Typhoon Haiyan brings Christians together in disaster -- Gazette.Net


Tarin Sustento, a 3-year-old boy whose great-aunt, Adora Carolino, attends Our Lady Help of Christians Catholic Church in Waldorf, is among the 1,900 who are missing after Typhoon Haiyan hit the Philippines on Nov. 8.

Tarin’s parents were killed when water filled up their home in Tacloban.

Almost 6,000 died, and 4 million people have been displaced by the typhoon’s destruction, according to CNN.com.

Two other Filipino families at Our Lady also lost loved ones in the typhoon.

Our Lady’s Rev. Alain Colliou traveled Nov. 20 to the Philippines to help look for Tarin.

“I’ve seen poverty, but I’ve never seen anything like that devastation,” said Colliou, who has traveled a lot in his life as an employee of the World Bank and as a priest. “But people are joyful [in Tacloban].”

Once he decided on the afternoon of Nov. 18 to fly to San Francisco and make it Nov. 20 to the Philippines, Colliou said he did not know where he would stay in Tacloban. He was in San Francisco waiting for his 14-and-a-half-hour flight to Manila, Philippines, on Nov. 20 when he got word that the vice mayor of Tacloban, a friend of a parishioner’s niece, would assist him in finding a place to stay. Colliou also had the name of a priest in Palo to contact.

When Colliou arrived Wednesday morning in Manila, the vice mayor had a car waiting for him, and a text message let Colliou know that he could stay at St. John’s Seminary in Palo with Father Oscar Florencio. Palo is a town near the city of Tacloban.

Colliou said he immediately witnessed the typhoon’s destruction at the airport in Manila and on his way to the seminary. And a story awaited him at the seminary, where 40 seminary students had barely survived rising water in the one-story seminary.

Colliou said the seminarians told him that the water rose in the seminary until it was up to their necks. All 40 students survived.

“That’s the good story, right? That’s the good story in the seminary I was at in Palo. The bad story is the story of Rex and Adora’s family,” Colliou said. Rex and Adora Carolino are parishioners at Our Lady, and Rex Carolino serves as the church’s building manager.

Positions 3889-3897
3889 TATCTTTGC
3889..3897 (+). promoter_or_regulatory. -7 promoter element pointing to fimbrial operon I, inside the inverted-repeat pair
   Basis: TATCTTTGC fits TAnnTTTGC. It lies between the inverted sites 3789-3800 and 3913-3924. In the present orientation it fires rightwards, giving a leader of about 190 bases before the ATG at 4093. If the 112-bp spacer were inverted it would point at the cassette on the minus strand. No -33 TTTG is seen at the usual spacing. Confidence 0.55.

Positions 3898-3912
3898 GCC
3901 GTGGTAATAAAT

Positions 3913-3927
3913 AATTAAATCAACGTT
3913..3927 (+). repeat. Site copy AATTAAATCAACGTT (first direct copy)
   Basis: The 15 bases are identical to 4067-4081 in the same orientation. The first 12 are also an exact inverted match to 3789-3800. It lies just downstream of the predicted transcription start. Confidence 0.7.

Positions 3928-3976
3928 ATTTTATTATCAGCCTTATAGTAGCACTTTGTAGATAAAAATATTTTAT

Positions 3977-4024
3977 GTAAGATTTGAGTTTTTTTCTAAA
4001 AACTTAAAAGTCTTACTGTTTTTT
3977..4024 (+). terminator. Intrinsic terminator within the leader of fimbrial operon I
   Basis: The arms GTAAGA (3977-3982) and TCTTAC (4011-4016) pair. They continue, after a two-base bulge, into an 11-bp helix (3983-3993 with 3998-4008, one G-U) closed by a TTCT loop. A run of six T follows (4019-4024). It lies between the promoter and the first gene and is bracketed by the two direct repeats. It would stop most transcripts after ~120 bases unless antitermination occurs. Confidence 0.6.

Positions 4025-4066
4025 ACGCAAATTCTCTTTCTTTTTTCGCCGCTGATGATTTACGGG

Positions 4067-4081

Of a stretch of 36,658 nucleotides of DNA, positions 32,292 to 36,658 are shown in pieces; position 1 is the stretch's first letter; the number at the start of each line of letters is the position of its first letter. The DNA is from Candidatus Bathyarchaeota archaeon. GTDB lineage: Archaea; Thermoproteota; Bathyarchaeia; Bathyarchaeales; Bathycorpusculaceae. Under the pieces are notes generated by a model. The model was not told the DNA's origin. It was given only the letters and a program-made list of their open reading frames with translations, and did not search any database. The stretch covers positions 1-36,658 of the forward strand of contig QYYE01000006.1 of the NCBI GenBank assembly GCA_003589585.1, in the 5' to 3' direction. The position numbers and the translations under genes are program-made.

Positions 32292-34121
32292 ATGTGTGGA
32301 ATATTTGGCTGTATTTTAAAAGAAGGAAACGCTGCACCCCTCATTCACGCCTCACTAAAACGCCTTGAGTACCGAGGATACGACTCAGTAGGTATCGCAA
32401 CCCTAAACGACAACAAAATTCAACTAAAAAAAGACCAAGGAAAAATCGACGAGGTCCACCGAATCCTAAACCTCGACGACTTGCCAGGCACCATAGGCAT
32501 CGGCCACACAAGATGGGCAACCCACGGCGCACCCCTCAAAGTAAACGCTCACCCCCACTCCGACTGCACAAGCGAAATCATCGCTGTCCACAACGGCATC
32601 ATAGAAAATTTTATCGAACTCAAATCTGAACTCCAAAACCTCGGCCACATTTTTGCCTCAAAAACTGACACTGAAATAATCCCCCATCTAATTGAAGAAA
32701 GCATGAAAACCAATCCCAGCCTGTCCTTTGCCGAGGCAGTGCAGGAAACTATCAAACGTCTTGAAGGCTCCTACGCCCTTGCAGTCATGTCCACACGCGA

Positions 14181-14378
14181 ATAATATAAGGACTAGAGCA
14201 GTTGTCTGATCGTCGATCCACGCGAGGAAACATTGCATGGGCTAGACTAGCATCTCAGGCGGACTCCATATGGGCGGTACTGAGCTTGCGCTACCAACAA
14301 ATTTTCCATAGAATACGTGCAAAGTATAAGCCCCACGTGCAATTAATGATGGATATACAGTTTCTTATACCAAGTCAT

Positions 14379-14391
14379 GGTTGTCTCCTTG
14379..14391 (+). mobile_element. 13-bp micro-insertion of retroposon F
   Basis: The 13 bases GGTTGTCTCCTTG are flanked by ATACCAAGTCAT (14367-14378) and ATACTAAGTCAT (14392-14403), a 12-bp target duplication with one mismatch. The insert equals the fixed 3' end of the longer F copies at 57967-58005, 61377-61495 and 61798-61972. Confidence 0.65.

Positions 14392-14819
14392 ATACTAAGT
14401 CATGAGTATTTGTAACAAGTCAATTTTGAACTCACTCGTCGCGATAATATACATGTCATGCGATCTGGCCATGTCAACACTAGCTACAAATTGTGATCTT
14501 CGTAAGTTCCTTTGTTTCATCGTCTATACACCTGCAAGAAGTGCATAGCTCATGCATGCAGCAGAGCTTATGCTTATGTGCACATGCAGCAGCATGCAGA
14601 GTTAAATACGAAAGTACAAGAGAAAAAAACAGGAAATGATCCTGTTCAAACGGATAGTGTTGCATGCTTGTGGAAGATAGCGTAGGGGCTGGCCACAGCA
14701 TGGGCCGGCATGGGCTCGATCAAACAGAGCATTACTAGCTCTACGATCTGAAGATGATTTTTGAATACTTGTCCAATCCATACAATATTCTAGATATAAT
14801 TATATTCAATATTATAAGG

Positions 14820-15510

Adora Carolino’s niece, Geraldine Sustento, and her husband, Jonas Sustento, were killed by rising water in their Tacloban home. Jonas Sustento’s parents were also killed, but Geraldine’s sister and brother-in-law survived. Geraldine and Jonas’s 3-year-old son Tarin remains missing. The family has held out hope that the boy, who is mildly autistic, will be found alive because his mother placed a life jacket on him just before rising water swept him from the family’s home.

“We’re hopeful,” Adora Carolino said. “But, then again, if he didn’t make it we have already begun to accept that.” Adora Carolino said she and Geraldine Sustento, 31, grew up more like sisters and were very close.

As bodies are recovered, Adora Carolino said, none of them match Tarin’s description, and so much time has passed that the only way to identify bodies now is by DNA. An 18-year-old woman said she thought she saw Tarin with a couple after the typhoon.

On the Friday after his arrival, Colliou said the bodies of six women were recovered on the street the Sustentos lived on. Colliou was asked to look at a child’s body to see if it was Tarin, but the child was a girl. Colliou blessed the bodies.

He said he spoke to the Sustentos’s neighbor, a 62-year-old woman who lost her 20-year-old handicapped son in the flooding, but she survived by holding on to a bamboo tree. Her son’s body was later found.

Colliou said Our Lady of Fatima Parish, the church attended by the Sustentos and their family, lost more than 100 parish members.

He said as a priest, he is thankful Geraldine and Jonas Sustento were married in the Catholic church before they died and that Tarin was baptized in the Catholic church. Adora Carolino said the couple was married in December 2010.

“We can’t wait. We don’t know if we’ll be here tomorrow,” Colliou said of the Sustentos’ decision to marry in the church and have their son baptized.

Colliou asked around about Tarin and showed a photograph of him, but nobody had seen him. Because Tarin is autistic, Colliou said hope remains that Tarin made it to a nearby village and is alive but is unable to tell anyone his name or that he is from Tacloban.

“I think he survived,” Colliou said. “It’s still my hope that he may be somewhere else [with a family].”

After his return on Thanksgiving Day to Waldorf, Colliou learned that another family at Our Lady Help had been affected by the typhoon. The Carlos family lost their 76-year-old uncle named Lito in the flooding.

Emelda Driscoll, who plays piano at Our Lady Help, was raised and lived in Tacloban for 30 years. Colliou said her aunt and two brothers died in the typhoon.

Colliou said his trip to the Philippines showed him the unity that exists between his church in Waldorf and the church in Tacloban. Our Lady has 1,200 parishioners who attend six Sunday masses, and, Colliou said, about 50 families in the church are Filipino. Three families were affected by the typhoon.

“I think what I found, despite all of the destruction you saw, is a sense of hope,” Colliou said. People were helping people with a spirit of Christianity. The people of Tacloban also welcomed Colliou.

Catholicism was brought to the Philippines by the Spanish more than 300 years ago, Colliou said, and the country remains “very Catholic.” Colliou hopes Our Lady will continue a connection with Our Lady Fatima Parish in the Philippines.

“[We are] a family of Christians. We are together,” Colliou said.

Our Lady raised $2,200 in one November weekend with the church’s Holiday House for Catholic Relief Services to help the victims of Typhoon Haiyan.